French Education

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Re: Education advice for our 12 year old

I have just written four replies and deleted.

I suppose you are asking if I think, well actually I do.

I could write pages and pages.

 

I know about the debts that can be run up in the UK.

 

This boils down to why we teach anyone in the first place and how, the acquired knowledge and how it is used and how it is assessed and tested.

The philosphy of education is dear to my heart. I am not interested in tables comparing countries. I don't know of many teachers in either country who are happy to do simple sums without the benefit of a calculator, not talking about maths here.  Maths for me was a joy and interesting, but for many, as difficult as I find decorticating language. And most people will never need more than 'sums' in their lives.

 

 


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Re: Education advice for our 12 year old

Know what Rose? you're a breath of fresh air on this subject.
I know people mostly "take as they find", but honestly the negativism expressed here would put anyone off moving to France at all. There is good advice too, eg, finding a way of allowing an older child to continue to his/her education within the system they're used to, preparing for a move by engaging in a course of intensive French lessons. That's common sense.

Yes, there is always a risk, life is a risk. But it's also an adventure. And as quite a large number of people who write on this forum could testify, you deal with the effects of your decisions. If you are prepared to do that, make the choice that seems right for your family at the time.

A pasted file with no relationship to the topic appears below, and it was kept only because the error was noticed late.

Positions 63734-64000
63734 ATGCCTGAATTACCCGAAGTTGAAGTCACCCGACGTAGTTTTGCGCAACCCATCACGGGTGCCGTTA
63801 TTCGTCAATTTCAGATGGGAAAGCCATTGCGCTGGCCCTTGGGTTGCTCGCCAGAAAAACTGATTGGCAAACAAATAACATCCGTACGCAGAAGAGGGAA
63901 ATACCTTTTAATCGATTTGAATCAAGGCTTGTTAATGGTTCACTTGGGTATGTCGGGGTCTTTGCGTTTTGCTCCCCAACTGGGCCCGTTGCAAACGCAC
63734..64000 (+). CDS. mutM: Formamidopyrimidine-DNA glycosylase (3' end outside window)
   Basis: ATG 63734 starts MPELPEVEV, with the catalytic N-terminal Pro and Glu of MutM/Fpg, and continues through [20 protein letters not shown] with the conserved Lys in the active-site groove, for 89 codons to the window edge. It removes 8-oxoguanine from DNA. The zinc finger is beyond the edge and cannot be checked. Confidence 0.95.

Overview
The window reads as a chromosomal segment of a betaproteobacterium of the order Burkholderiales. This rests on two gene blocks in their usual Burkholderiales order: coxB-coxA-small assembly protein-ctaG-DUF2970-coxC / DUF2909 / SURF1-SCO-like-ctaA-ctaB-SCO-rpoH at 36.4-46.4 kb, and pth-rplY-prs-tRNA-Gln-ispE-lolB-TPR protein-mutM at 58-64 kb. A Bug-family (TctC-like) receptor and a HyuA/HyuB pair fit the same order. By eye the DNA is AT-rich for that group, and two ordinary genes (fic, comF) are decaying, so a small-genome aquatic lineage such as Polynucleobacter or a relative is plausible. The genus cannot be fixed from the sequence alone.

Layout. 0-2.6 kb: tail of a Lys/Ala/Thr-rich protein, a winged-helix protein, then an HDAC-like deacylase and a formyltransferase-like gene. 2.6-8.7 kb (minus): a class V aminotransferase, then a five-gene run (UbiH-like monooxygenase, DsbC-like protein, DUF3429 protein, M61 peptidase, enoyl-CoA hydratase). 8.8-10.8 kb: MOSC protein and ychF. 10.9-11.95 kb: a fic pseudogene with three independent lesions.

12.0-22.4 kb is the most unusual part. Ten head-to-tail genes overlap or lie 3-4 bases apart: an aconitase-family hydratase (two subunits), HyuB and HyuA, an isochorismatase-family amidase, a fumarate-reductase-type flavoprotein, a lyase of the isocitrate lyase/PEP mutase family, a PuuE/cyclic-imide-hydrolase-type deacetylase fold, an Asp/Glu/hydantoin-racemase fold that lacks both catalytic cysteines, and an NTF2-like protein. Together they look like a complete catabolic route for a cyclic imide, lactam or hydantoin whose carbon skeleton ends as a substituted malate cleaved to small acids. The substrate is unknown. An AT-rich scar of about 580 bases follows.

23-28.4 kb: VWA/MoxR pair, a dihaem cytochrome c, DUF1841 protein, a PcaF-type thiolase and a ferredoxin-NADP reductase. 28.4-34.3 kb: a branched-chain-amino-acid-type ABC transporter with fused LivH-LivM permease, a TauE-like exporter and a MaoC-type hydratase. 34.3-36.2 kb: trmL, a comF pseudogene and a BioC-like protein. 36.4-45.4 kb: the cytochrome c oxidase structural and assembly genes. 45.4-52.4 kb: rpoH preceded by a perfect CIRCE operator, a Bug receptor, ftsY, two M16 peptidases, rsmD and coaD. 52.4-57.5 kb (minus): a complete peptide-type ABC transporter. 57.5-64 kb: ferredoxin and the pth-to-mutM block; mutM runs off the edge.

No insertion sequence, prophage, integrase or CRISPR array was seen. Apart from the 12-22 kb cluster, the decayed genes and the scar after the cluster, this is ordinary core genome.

That is all we can do. 

Idun, I do not understand your last post.


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Re: Education advice for our 12 year old

I am glad you posted, Rose ........... you said what I was trying to say, but better!


Sorry, I didn't understand your post either, Idun.
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Re: Education advice for our 12 year old

I was answering Joanna's post asking if anyone had thought about various things.

French education is as it is and just criticising would be malicious and foolhardy and I am not  either. Sadly I have good reason to make the comments I made. EVEN if it had been a breeze for us, then I would still have reason to make the comments I make, as when there are problems the  system not only cannot cope with these pupils with difficultes, but isn't equipped and often simply does not want to.

It isn't as if I am a lone voice, and I don't understand why people don't just look up l'echec scolaire and see how french kids are really doing. This is a link I have, I have lots of links. I read  and  read.

http://www.cafepedagogique.net/lexpresso/Pages/2008/09/EchecscolaireDeVecchi.aspx 

I also used to talk to people, people all over France  and many were well placed professional people, and as it happened as desparate as I was, as children with problems come from all echelons of society.